CMC Markets new TV adverts and the “Power of Moments”

Home > News > CMC Markets new TV adverts and the “Power of Moments”

CMC Markets has a bright new TV advert which reminds us all about how the big moments in history can shape the markets.

CMC markets has been reminding us all of the power of moments with their latest TV advert. However, they are having a bit of a moment of their own with some disappointing revenue reports.

First let’s look at the ad – a quick trot through some stock footage of the last four decades including Ronald Reagan’s plea to Mikhail Gorbachev, the collapse of Lehman’s, 9/11 and Britain leaving the EU. As the advert said: these are moments which break boundaries, sink the unsinkable and divide opinion. They all, in their own ways, sent markets haywire.

The collapse of Lehman’s, for example, prompted a crisis in global markets and a dramatic shift in economic policy as governments stepped in to save the banks. Fresh regulations meant the financial sector would have to embrace a host of changes in the post 2008 world.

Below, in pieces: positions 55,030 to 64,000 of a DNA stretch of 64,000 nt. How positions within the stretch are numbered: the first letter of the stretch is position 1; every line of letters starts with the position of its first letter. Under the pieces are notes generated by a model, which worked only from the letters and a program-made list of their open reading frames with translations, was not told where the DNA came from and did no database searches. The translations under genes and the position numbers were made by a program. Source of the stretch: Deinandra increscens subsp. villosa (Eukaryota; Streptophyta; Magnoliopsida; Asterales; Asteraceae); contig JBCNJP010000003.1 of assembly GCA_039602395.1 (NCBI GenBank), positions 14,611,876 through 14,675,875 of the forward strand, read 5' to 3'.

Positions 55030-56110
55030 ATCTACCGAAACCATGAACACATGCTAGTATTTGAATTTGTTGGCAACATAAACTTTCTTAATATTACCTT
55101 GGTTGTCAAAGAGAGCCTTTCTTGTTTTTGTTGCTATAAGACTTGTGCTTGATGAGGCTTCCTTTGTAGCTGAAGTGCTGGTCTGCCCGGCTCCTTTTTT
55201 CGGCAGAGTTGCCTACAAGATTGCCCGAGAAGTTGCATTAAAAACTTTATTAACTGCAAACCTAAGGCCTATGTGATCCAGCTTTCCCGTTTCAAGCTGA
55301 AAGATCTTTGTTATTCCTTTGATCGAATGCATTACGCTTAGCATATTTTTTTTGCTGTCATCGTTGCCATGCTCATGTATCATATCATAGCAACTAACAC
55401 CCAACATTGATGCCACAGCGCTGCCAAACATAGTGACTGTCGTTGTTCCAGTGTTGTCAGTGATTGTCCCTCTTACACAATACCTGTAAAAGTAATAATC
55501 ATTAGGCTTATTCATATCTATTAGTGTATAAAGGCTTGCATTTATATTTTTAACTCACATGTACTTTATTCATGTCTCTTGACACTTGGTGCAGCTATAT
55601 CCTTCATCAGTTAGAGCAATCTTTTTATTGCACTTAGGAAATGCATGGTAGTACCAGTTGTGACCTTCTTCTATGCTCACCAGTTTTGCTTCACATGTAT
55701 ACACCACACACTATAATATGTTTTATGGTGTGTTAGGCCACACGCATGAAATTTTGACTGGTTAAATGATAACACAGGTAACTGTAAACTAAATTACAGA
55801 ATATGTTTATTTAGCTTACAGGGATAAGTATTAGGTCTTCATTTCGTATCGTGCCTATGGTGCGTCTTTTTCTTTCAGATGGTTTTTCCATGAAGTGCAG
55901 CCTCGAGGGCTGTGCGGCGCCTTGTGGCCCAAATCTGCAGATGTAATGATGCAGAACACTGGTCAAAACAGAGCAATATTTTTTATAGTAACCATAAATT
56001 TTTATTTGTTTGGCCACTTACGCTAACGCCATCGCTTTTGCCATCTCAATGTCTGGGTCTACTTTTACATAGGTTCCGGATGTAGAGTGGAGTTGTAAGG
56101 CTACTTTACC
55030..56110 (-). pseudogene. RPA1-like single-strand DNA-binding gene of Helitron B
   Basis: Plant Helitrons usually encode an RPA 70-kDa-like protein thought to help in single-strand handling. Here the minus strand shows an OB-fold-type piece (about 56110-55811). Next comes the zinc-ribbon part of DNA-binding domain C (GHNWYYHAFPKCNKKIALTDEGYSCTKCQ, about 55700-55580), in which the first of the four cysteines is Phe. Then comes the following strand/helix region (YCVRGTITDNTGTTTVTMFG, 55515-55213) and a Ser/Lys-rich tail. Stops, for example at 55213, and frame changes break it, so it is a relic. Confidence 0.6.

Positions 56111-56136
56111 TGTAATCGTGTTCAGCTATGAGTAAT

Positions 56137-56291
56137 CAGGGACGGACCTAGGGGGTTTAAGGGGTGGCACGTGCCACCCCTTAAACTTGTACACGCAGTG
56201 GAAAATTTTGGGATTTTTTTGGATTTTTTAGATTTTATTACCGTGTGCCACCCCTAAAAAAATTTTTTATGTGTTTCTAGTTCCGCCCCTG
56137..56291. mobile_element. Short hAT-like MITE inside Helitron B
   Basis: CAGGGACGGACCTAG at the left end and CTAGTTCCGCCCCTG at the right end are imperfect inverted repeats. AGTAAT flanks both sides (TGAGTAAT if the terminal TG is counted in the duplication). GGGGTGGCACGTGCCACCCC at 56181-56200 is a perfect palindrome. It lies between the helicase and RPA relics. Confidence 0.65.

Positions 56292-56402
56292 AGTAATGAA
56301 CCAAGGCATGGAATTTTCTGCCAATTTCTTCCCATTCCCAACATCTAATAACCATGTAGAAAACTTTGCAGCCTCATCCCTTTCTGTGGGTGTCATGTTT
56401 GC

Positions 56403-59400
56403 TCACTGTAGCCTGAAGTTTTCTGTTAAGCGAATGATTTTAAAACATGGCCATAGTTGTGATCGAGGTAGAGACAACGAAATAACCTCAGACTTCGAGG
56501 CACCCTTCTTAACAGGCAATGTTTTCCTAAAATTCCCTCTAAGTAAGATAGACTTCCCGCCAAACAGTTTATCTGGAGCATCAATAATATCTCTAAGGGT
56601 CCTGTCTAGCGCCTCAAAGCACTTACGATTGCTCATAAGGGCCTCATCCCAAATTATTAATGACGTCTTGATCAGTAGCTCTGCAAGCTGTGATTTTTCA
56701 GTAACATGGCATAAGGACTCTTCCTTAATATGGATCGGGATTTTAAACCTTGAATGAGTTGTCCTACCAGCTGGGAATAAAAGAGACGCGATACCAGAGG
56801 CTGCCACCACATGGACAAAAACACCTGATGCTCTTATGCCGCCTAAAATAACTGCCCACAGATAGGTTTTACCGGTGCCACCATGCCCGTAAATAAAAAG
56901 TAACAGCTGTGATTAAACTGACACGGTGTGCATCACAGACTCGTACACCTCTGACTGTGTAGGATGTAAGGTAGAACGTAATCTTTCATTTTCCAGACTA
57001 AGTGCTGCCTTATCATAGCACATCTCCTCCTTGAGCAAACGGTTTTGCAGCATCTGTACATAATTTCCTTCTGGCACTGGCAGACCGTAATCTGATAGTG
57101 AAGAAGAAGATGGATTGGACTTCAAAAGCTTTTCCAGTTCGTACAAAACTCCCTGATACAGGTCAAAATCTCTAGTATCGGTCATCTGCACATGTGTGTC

Similarly, Mario Draghi’s famous ‘whatever it takes’ speech back in 2012 came at a time when investors were openly speculating on the break-up of the Euro. It came in the nick of time and ensured the European currency would live to fight another day.

The point is that all these moments had a transformative impact on the markets – at least in the short-term – which generally meant bad news for many, but good news for those who had taken the right position.

So, if you were among the people who bet on the pound to take a nosedive after the referendum you’d have woken up feeling good about life the next morning. Likewise, the few who saw the 2008 crisis coming were able to put themselves in prime position to clean up big time when the proverbial finally hit the fan.

Which takes us to another little ‘moment’ in the world of financial spread betting. This week’s revelation from CMC Markets that revenue from CFDs and spread bets reflected some tougher times for the spread betting sector. Lower volatility in the market, and restrictions on the sale of CFDs from the European Union have all helped put the brakes on the company’s development.

So, once again wider developments in the economy and from regulators are having an impact on the markets. The question is: will CMC Markets take their own advice and find a way to take the right position?


Tell us what you think:

Scroll to Top